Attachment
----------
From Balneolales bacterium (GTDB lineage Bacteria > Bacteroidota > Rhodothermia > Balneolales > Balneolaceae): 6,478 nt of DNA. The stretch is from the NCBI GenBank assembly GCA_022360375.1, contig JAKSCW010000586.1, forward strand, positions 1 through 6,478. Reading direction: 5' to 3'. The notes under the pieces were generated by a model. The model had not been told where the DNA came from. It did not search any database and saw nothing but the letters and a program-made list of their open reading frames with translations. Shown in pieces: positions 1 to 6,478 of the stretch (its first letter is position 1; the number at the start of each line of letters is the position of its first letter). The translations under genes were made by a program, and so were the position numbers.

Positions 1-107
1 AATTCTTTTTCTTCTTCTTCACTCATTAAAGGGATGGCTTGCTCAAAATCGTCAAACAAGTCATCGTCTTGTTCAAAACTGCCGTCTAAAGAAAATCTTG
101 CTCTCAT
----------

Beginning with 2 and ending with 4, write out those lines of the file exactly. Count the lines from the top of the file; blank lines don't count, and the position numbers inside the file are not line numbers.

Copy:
Positions 1-107
1 AATTCTTTTTCTTCTTCTTCACTCATTAAAGGGATGGCTTGCTCAAAATCGTCAAACAAGTCATCGTCTTGTTCAAAACTGCCGTCTAAAGAAAATCTTG
101 CTCTCAT